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Why are woven garment exports falling behind?

  • Published at 01:02 am January 25th, 2018
  • Last updated at 12:39 pm January 25th, 2018
Why are woven garment exports falling behind?
Increased dependence on fabrics import and a lack of proper policy on energy supply are negatively impacting the competitiveness of Bangladesh's woven garment exports in the global market. Industry insiders and trade analysts have blamed longer lead time, poor backward linkage, the absence of value addition and modern technology and lack of proper policy support on gas and electricity connection for the decline. According to the Export Promotion Bureau (EPB), export earnings from the woven garment products have seen a 2.35% fall in the last fiscal year to $14.39 billion. It has, however, posted a 4% growth in the first half of the current fiscal to $7.17 billion. During the same period, knitwear products earning has seen an 11.47% rise to $7.6 billion. The woven sector has also seen negative growth in major export destinations including Germany and the US, two of the largest export destinations. Experts have suggested new investments in backward linkage to reduce import dependence and technology upgradation for value addition in order to make a comeback.

Lack of competitiveness

To boost export of woven garments, the issue of longer lead time caused by import dependence is a key factor while the price edge is another important element. “Bangladesh is doing better in knit products exports. This is because of we have strong backward linkage industry,” Faruque Hassan, BGMEA senior vice president told the Dhaka Tribune. “However, woven products manufacturers are highly dependent on import for fabrics, which costs more. As a result, export earnings from woven goods have seen slower growth and it is losing its strength in the global market,” he added. On the other hand, value addition of woven products is less than the knit products which led to lower prices, Hassan said. “We do not have manmade fibre, polyester and petrochemical, which we have to import. We will be competitive if we can meet the demand from the local sources,” he added. “Stakeholders are investing to upgrade machinery to go value addition. This will boost the buyers’ confidence and they will place orders for higher end woven products in Bangladesh,” the BGMEA senior vice president said.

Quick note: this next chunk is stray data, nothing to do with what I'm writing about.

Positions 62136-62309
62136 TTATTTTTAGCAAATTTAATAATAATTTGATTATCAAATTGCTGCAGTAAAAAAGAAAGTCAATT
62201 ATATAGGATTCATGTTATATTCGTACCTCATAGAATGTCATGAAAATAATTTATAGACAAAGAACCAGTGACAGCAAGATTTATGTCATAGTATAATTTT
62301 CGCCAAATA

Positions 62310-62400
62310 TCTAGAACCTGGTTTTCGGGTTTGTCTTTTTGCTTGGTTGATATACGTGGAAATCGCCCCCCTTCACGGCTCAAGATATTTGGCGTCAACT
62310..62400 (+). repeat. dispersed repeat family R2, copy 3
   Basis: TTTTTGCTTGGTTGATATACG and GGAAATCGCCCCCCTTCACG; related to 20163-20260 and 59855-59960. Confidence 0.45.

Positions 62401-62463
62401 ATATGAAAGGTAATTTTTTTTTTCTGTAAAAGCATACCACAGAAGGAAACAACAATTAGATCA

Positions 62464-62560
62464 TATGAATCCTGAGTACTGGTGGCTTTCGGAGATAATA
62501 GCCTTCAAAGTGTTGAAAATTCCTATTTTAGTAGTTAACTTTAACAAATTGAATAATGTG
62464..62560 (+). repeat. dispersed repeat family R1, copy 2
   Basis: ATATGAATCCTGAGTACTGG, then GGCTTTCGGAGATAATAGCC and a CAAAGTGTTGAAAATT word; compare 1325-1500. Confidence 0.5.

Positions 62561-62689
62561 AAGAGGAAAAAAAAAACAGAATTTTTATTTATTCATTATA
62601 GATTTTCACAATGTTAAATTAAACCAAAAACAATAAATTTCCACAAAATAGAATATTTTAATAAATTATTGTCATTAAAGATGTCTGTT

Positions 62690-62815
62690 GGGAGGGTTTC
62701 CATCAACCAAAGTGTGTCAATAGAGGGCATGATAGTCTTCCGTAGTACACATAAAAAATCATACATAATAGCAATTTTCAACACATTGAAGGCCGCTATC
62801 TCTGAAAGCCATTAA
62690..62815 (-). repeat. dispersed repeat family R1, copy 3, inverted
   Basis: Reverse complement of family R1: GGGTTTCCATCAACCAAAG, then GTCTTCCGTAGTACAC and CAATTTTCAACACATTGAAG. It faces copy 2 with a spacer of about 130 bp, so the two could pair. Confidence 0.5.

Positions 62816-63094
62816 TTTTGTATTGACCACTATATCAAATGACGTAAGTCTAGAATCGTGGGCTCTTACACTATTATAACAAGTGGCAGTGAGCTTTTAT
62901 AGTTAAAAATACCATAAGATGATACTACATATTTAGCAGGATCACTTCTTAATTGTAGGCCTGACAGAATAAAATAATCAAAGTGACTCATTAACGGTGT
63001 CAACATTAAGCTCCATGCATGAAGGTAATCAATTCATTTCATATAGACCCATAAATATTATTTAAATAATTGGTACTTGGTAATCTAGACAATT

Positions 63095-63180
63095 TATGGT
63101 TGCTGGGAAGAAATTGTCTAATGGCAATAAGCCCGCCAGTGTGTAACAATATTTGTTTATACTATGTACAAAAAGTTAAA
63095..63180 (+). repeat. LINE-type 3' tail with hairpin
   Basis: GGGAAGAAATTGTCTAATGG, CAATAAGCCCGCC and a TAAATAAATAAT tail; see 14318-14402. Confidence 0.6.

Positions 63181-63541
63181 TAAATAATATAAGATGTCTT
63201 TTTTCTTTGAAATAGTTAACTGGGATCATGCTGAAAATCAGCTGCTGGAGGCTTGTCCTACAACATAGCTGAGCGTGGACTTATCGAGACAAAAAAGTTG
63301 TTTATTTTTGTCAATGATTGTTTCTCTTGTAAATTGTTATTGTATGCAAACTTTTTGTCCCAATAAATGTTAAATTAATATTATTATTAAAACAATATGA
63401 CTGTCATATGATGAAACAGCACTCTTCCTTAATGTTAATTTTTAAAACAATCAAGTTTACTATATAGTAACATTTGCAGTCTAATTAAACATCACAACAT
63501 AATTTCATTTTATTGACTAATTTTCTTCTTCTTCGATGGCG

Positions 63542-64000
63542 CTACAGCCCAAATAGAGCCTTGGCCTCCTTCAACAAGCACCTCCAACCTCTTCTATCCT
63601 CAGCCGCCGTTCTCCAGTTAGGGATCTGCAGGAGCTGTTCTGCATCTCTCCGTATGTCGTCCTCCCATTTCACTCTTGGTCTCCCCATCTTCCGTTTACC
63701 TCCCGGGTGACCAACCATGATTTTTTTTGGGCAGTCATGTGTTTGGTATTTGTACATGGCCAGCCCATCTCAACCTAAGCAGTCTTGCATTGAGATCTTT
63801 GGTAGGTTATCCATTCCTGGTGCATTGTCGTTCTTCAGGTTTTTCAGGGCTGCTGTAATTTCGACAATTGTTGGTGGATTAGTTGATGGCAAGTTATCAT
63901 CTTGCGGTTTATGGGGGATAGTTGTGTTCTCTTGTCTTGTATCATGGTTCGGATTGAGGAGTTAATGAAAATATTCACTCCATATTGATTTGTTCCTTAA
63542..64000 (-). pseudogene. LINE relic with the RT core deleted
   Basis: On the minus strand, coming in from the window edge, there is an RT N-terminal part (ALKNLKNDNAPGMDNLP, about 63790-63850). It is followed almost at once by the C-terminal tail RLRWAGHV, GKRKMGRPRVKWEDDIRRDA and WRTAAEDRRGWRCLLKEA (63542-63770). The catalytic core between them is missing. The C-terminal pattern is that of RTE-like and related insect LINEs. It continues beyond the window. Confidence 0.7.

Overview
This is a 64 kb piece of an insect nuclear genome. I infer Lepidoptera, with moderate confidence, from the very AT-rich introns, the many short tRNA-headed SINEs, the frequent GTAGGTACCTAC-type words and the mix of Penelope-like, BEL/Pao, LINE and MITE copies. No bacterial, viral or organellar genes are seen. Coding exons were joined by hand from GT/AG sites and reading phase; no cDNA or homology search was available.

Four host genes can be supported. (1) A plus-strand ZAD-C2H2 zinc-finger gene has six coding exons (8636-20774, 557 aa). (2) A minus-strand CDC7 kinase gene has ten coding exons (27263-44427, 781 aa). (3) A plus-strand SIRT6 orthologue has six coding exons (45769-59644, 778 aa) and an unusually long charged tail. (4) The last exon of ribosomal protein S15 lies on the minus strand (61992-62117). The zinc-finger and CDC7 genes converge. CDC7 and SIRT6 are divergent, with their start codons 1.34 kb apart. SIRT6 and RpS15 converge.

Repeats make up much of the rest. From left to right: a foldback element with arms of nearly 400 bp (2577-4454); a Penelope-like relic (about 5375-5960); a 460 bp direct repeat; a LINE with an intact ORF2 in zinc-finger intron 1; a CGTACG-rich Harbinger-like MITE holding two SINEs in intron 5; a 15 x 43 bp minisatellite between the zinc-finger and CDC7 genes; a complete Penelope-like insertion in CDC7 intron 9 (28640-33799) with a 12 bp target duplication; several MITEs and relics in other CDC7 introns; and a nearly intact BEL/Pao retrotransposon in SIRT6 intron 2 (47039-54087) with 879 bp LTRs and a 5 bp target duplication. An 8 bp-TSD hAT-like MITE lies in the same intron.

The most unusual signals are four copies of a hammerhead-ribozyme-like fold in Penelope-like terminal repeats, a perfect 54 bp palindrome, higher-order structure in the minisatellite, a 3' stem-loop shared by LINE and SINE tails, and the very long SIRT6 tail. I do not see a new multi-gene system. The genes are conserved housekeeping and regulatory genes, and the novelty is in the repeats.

The challenges

Shorter lead time is the key to remaining competitive in the global market. To reduce the lead time, Bangladesh has to improve its backward linkage industry to meet the demands locally. It takes about 35 days to ship goods to the US from Bangladesh. But shipping from China takes 20 days and it is 15 days for Turkey, Exporters Association of Bangladesh president Abdus Salam Murshedy noted. “As a result, Bangladesh cannot take urgent orders from buyers due to longer lead time,” he told the Dhaka Tribune. While getting a gas connection is a big challenge, business will not be viable if the manufacturers have to run a factory with diesel instead of gas. “Only using gas can make the production less expensive, which will help us be competitive,” he said, urging a proper energy policy for the sector. The size of investment and costs of land are two other challenges. “Setting up woven fabric factories cost two to three times more than establishing a knit composite factory,” Salam said. “It also needs more land.”

Ways forward

Bangladesh can only meet 30% to 35% of local demands of woven fabrics. So, there is a huge gap between the supply and demand of woven fabrics. It is clear that there is big opportunity to grow by making new investments. “First, we have to try to meet the demands locally to reduce lead time as it takes so many days to import fabrics. For this, new investment is a must to increase production capacity in line with the demands,” said Salam, also managing director of Envoy Textile. “Then, the government should ensure infrastructure to ship finished goods within a possible shorter time as it is the key to success to grab more orders and remain competitive in the global market,” he added. The former BGMEA president said there were many capable investors but they were unwilling to make investments due to lack of proper policy support and utility services. “Losing market share of woven garments is alarming for Bangladesh as over 82% export earnings come from apparel sector and the woven sector contributes almost half of it,” former caretaker government adviser AB Mirza Azizul Islam told the Dhaka Tribune. “We have to ensure balanced export earnings to attain a sustainable exports growth,” he said. “The government, along with the stakeholders, should jointly take steps to overcome the challenges.” He said he believed that new investment could improve the industry capacity to meet the demand of fabrics locally. Currently, Bangladeshi manufacturers mostly produce basic fabrics, which is not for higher-end products. “Since the fashion trend is changing every day and the consumers want latest fashion products, the clothing retailers are looking for more technical fabrics instead of basic ones. To cope up with the latest demand, we should focus on multifunctional fabrics to diversify products,” Md Mostafiz Uddin, managing director of Denim Expert Limited, told the Dhaka Tribune. He also suggested product development by research and innovation as well as introducing technology in manufacturing to get higher prices.